Elving, W.J.L. (2015), "Country of origin and internationalisation of CCIJ 2006-2014", Corporate Communications: An International Journal, Vol. 20 No. 1. https://doi.org/10.1108/CCIJ-11-2014-0082
Emerald Group Publishing Limited
Country of origin and internationalisation of CCIJ 2006-2014
Article Type: Editorial From: Corporate Communications: An International Journal, Volume 20, Issue 1
This issue marks the first of 2015, our 20th volume already. As second editor-in-chief of CCIJ (I took over from Sandra Oliver in 2006), 2015 will be my tenth volume. We have witnessed further internationalisation of Corporate Communications, we almost are at a stage that we can drop the “an International Journal” from the title, since the contents of CCIJ have internationalised more and more during my editorship. In Table I the countries of the authors that are most frequent published are listed.
Table I Overview of the countries of the first authors of articles from CCIJ from 2006 to 2014
When I entered in 2006, the field was dominated by the Anglo Saxon countries (USA, UK and Australia), with 71 per cent of the articles in 2006-2008. After the domination of the Scandinavian countries (except for Norway) in the years 2009-2011 who took about 45 per cent of all published articles, in 2012-2014 we see some form of a “balance” between the USA and Canada (23 per cent of all articles), Scandinavia (27 per cent), west and south Europe both with 16 per cent of all the papers, Asia with 8 per cent of all papers and the UK with 7 per cent of all the papers. Of course we do not select on the basics of region, and we send the papers forward double blind, but this balance between the country and regions of origin of the submitting authors is remarkable.
An overview like this gives also remarkable differences between countries. For instance authors from Germany have had a relative low number of accepted papers, maybe due to the fact that many German colleagues work in other German speaking countries, like Switzerland. Other remarkable countries not present as home country of authors are Austria, France, Belgium and Ireland. Also authors from Russia, Poland, Ukraine have not successfully submitted their work to CCIJ, just as some Asian countries, whereas Hong Kong, Singapore and India have had published papers in CCIJ. These figures are interesting and worthwhile to share, we could give all kinds of theories why some countries are present with many published articles and others not. Clearly the absence of Eastern European and South American countries could be due to the fact that their corporations still have to grow into stakeholder and reputation management or the simple fact that there are no departments of Corporate Communications in their universities. We will find ways to try to investigate this further and try to involve scholars from these regions and hope they will be in the journal in the next ten years as well.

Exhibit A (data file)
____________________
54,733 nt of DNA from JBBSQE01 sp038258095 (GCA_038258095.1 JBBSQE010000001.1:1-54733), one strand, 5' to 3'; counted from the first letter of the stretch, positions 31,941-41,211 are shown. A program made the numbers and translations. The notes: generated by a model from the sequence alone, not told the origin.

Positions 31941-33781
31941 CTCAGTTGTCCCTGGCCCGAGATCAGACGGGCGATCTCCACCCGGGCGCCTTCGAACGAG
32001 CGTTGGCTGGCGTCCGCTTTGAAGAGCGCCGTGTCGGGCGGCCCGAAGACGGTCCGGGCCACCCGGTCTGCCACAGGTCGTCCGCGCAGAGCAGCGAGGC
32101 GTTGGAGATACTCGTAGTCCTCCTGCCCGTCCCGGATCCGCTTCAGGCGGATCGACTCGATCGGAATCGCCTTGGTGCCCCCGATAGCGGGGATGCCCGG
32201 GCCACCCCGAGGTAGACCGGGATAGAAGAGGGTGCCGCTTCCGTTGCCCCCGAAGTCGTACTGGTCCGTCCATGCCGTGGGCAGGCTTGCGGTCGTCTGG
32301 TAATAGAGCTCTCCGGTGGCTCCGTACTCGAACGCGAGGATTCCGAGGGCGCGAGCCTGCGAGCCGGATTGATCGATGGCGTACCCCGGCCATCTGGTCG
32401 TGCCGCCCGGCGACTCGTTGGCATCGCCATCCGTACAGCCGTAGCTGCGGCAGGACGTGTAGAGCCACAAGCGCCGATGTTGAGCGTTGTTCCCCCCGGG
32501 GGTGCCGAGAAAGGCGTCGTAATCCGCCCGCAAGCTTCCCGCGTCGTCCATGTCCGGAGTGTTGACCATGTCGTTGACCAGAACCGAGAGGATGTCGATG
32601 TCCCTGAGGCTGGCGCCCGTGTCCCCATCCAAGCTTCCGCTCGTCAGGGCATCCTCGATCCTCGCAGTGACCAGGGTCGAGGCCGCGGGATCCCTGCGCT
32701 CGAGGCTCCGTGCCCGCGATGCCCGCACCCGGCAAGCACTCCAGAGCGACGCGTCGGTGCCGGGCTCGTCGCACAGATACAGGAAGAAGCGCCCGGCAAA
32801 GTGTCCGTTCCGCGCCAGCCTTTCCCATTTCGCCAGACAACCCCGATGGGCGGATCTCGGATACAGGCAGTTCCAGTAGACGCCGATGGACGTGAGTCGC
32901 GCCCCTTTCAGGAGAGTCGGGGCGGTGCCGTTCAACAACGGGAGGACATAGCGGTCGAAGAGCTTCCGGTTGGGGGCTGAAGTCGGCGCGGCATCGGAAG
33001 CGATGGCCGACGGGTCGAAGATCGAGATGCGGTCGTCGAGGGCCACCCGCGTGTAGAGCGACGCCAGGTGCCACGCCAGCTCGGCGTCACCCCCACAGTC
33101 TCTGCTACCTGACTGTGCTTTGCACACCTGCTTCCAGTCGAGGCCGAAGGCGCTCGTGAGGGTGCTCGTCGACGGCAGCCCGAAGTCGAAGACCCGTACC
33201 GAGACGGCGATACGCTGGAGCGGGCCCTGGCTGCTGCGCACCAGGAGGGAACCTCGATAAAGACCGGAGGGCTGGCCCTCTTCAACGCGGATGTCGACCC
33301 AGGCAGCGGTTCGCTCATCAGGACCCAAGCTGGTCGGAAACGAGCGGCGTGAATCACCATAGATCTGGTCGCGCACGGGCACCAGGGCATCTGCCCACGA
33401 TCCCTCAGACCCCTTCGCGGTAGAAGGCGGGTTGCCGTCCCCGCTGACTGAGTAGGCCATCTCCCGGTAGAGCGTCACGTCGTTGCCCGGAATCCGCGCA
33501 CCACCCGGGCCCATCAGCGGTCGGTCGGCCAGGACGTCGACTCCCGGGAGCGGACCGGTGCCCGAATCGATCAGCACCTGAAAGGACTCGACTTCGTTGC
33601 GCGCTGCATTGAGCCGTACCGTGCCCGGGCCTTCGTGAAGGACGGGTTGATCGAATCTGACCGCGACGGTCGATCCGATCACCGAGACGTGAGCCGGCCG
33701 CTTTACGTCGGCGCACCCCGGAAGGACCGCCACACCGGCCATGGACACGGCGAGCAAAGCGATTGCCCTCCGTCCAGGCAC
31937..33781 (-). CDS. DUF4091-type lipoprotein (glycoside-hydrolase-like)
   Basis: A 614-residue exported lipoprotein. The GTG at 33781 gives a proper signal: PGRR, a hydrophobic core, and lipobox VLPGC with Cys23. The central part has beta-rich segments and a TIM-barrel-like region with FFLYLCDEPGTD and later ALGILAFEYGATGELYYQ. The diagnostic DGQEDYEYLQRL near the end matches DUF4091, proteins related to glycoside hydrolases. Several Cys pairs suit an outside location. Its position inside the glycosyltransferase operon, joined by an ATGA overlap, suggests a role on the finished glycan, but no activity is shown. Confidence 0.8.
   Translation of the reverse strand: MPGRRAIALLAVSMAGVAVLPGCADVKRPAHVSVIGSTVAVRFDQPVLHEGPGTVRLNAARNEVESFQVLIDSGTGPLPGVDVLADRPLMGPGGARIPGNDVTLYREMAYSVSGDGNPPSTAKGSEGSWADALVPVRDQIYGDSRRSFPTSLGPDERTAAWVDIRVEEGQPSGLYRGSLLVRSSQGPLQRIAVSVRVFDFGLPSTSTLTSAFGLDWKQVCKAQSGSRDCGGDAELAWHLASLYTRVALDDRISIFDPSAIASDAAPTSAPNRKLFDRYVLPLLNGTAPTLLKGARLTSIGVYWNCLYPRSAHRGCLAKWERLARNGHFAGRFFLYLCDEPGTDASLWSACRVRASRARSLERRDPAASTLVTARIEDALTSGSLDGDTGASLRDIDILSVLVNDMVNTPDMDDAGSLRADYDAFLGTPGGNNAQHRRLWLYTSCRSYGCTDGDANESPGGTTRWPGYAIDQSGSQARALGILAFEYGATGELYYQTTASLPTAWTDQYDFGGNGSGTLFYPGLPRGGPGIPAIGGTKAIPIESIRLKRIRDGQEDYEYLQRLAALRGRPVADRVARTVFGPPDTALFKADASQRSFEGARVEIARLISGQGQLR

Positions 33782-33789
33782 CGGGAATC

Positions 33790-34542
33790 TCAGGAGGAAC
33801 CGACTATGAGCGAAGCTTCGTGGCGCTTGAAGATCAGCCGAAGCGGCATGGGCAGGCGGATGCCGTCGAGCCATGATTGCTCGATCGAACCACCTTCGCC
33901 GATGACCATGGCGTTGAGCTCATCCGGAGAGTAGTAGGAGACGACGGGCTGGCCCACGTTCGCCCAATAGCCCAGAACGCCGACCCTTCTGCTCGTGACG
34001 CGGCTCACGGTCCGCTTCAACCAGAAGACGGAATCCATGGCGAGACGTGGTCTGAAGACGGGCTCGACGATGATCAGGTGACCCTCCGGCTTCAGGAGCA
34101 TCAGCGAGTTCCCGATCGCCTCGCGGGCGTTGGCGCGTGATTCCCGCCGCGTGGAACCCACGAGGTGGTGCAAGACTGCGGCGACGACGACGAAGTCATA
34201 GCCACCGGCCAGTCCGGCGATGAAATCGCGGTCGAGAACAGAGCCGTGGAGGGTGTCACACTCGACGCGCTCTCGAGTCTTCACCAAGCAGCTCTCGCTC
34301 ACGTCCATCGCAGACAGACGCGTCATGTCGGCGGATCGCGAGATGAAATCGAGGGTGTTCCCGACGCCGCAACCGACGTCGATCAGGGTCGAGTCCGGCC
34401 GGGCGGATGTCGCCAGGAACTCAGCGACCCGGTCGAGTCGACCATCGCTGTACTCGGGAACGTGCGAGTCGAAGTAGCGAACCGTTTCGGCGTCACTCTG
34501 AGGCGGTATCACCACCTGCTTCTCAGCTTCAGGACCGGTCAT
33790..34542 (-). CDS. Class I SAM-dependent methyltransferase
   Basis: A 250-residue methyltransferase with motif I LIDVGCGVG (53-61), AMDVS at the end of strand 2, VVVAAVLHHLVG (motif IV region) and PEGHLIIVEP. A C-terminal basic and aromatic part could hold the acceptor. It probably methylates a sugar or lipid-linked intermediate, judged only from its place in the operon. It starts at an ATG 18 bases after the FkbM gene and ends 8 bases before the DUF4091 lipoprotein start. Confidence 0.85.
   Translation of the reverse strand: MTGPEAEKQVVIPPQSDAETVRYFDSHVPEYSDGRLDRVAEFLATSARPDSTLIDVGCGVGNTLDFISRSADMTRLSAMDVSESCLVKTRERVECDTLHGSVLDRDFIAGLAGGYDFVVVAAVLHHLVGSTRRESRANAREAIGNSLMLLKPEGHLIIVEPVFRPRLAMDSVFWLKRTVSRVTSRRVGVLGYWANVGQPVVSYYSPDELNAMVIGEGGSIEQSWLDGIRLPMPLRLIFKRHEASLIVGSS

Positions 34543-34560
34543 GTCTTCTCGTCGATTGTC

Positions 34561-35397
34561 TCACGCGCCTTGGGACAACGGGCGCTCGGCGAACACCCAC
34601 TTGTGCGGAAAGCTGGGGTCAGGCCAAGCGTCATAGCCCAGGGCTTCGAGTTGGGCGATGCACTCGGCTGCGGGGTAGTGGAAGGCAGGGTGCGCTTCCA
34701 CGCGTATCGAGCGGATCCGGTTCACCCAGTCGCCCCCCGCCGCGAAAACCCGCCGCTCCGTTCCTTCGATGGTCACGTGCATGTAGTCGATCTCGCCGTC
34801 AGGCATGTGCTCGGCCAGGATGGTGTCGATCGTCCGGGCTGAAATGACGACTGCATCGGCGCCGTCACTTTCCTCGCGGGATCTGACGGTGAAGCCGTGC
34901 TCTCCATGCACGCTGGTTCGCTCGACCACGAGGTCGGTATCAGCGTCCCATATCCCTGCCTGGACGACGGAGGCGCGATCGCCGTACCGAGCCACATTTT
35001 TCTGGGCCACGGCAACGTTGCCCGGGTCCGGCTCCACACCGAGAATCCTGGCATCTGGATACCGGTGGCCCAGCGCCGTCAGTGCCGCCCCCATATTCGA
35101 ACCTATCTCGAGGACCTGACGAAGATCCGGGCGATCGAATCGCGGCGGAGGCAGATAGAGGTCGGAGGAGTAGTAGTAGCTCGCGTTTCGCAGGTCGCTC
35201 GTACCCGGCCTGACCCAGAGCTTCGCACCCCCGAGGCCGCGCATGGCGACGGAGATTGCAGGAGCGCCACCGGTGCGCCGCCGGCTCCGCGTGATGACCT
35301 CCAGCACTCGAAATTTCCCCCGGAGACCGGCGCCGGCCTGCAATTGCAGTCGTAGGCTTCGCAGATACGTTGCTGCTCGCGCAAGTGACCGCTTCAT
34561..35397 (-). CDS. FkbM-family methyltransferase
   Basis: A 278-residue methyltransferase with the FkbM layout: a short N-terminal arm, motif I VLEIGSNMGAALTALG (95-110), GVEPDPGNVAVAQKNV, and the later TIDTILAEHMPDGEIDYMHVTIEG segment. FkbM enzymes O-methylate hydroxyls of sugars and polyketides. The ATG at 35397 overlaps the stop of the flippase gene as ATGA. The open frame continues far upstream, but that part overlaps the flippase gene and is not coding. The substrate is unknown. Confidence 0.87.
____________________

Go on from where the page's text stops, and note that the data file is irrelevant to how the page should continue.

The upcoming 20th volume of CCIJ is a promising as well. We will have a Special Issue of the second CSR Communication Conference, which was held in 2013 and in this issue you will find the call for papers for the third CSR Communication Conference that will be held in Ljubljana Slovenia, in September 2015. Also there will be a white paper on the programmes to Corporate Communications at universities. What are the issues taught, can we come with a list of subjects, skills and competencies that every master student in Corporate Communication should have? Maybe this will grow to an accreditation as the Business Schools already have.